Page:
For a dog that needs to chew, it's hard to tell the difference between objects that are fair game and objects that are off-limits. You'll need to control this behavior as soon as possible, and really spell it out for your dog what is and is not appropriate for him to chew.
The alternative is decidedly undesirable: a dog that runs riot through the house, causing a lot of mess, expense, and possibly trauma: a worst-case scenario (depending on your priorities) might be that your dog destroys an item of great monetary or personal value (wedding dress, anyone?) or chews through some live wires and receives a fatal dose of electricity while doing so. Sadly, incidents like this are all too common among dogs who haven't been taught good chewing etiquette - but fortunately, if you act now, they're all completely preventable by you.
Luckily, there are a variety of simple and effective chewing solutions. Today there are plenty of chew-deterrent sprays and salves available from pet stores and supermarkets - designed specifically to prevent a dog from chewing the surface they're applied to, the substances are non-toxic but taste terrible to dogs, and they really do work. These include Bitter Apple, Aloe Vera gel, and even Tabasco Sauce (although if you don't want to stain surfaces, Bitter Apple is recommended above the other alternatives - it comes as a cream or a spray, and wipes off easily afterwards). Simply apply it to objects that you don't want your dog to chew on, and watch: if they're not put off straight away by the smell (which is undetectable to humans), he'll back off in a hurry after the first taste. Anti-chewing sprays are great for when you're trying to 'unlearn' old habits in your dog, but they're usually unnecessary for dogs that have yet to discover the joys of household chewing.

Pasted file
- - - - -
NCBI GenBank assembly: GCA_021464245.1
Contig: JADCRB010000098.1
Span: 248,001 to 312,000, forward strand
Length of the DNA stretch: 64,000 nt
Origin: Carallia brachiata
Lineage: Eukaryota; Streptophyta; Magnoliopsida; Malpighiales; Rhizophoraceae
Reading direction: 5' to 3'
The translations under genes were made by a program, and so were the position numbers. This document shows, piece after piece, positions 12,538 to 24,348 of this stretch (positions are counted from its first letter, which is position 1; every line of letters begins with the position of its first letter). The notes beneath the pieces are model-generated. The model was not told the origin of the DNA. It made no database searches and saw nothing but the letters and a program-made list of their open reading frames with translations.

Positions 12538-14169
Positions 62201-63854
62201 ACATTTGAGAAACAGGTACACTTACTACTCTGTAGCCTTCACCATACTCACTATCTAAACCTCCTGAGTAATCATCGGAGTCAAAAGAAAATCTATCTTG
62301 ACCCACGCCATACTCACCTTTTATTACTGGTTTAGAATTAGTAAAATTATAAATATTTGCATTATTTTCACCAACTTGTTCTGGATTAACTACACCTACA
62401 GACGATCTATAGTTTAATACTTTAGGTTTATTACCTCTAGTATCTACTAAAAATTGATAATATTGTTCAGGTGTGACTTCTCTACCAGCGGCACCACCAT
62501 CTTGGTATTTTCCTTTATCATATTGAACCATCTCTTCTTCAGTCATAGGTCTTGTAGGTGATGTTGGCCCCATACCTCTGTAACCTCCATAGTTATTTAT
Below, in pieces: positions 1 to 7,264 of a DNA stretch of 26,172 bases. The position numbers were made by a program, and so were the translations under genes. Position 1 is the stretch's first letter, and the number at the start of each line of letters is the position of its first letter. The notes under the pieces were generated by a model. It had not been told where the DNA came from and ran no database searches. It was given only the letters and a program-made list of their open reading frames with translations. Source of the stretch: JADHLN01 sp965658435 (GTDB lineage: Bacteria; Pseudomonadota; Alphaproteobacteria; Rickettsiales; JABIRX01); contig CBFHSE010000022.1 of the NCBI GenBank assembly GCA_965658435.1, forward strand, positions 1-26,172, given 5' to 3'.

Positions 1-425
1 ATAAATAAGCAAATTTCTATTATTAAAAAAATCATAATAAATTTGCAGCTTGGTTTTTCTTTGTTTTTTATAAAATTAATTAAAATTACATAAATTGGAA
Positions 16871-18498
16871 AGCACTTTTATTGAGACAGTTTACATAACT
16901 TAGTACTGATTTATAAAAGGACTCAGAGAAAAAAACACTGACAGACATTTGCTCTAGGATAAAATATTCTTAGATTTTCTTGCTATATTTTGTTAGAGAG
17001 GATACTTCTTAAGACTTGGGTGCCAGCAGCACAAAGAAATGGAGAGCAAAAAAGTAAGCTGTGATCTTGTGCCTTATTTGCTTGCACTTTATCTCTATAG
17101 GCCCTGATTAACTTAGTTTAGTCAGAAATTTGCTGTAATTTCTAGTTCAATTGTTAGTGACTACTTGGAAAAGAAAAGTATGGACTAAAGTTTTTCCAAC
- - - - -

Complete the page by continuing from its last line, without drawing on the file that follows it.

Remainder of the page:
'Controlling' Doesn't Mean 'Stopping'
Controlling your dog's chewing habit doesn't mean that you should try to get him to stop. Put simply, you can't get your dog to stop chewing completely; it's a basic component of canine genetic makeup. They have a mouthful of sharp teeth for a reason - it's not fair to deprive them of this harmless pleasure. The trick is to redirect your dog towards chewing appropriate items like dog-toys.
When you find your dog chewing something inappropriate, it's OK to shout ('NO!') as long as you've caught him in the act. Quickly remove the inappropriate item, and substitute with an appropriate toy or chew. As soon as his jaws close on the appropriate chew, praise him effusively and give him a good petting.
Remember: if you can't catch him in the act, there's no good reprimanding him. You'll simply confuse and upset your dog for no reason - dogs don't have any concept of time, so to make headway you need to be vigilant and supervise your dog often, so that you can catch him while he's at it.
Things to Bear in Mind
Remember that your dog doesn't actually want to chew your stuff. He just wants something to chew on - anything, really, as long as it has the required texture (a good taste never goes amiss, either). You can prevent a lot of frustration by shopping for some chew-alternatives for your dog.
- Provide a wide variety of chewing objects for him. Different tastes and textures are effective at keeping him interested: rawhide chews, soft toys, real meat bones (cheap from the butcher in bulk), 'dental floss' ropes and balls are all tantalizing and effective. Having a variety to choose from means your dog is far less likely to get bored and head for a convenient shoe.